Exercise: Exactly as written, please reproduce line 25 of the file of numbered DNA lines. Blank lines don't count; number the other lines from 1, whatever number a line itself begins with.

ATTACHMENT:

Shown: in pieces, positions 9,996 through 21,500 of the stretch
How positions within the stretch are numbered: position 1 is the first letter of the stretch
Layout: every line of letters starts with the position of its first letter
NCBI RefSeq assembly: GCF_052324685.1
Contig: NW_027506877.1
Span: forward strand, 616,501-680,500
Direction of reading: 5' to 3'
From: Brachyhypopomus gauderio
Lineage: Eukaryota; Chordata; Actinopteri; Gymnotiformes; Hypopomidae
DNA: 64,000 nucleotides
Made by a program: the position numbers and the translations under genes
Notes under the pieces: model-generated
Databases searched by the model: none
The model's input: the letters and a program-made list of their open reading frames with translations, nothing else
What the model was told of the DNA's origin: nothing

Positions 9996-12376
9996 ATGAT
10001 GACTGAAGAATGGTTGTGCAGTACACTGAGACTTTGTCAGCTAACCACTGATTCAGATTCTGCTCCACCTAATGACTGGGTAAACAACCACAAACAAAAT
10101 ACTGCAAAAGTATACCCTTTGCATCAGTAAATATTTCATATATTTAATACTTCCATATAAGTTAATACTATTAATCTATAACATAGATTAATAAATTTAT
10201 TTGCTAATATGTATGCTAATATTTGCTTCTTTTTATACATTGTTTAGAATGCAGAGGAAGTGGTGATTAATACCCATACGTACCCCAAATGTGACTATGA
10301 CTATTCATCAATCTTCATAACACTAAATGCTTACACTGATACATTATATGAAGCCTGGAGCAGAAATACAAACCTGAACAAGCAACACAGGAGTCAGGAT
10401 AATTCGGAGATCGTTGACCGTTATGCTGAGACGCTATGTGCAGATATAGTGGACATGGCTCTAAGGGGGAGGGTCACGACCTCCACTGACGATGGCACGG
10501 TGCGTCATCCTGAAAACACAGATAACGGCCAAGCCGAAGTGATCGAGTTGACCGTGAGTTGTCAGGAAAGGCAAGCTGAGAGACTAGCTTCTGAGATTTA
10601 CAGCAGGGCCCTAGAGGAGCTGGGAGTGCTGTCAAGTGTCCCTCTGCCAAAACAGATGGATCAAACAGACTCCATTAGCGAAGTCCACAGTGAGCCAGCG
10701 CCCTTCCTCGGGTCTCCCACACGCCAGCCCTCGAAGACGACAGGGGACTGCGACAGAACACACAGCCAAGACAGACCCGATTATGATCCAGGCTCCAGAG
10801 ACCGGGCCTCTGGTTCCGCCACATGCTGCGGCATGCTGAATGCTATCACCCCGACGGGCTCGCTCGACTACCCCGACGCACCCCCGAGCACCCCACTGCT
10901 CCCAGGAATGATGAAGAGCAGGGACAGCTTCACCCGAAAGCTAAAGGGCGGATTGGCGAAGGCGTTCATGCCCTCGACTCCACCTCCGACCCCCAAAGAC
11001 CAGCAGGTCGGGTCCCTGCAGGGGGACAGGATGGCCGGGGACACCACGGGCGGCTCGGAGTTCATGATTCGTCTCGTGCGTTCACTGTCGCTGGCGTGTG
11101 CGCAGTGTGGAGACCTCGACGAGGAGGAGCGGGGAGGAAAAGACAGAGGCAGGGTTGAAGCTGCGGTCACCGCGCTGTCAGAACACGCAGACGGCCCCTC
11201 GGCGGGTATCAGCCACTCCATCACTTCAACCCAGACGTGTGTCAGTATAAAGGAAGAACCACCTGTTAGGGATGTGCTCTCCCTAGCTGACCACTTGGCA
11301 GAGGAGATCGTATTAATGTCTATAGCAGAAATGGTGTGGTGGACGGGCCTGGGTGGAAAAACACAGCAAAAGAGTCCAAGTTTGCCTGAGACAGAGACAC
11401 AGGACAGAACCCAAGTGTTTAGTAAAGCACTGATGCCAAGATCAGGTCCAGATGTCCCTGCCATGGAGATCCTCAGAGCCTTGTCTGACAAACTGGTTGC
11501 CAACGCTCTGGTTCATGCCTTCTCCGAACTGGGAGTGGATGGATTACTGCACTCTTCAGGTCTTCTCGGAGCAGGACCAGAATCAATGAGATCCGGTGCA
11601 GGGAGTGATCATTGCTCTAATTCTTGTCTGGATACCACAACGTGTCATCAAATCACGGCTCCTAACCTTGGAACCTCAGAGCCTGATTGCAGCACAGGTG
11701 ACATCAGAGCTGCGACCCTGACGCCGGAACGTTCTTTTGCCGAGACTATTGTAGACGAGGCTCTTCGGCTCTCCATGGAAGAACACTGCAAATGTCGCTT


10701 CCCTTCCTCGGGTCTCCCACACGCCAGCCCTCGAAGACGACAGGGGACTGCGACAGAACACACAGCCAAGACAGACCCGATTATGATCCAGGCTCCAGAG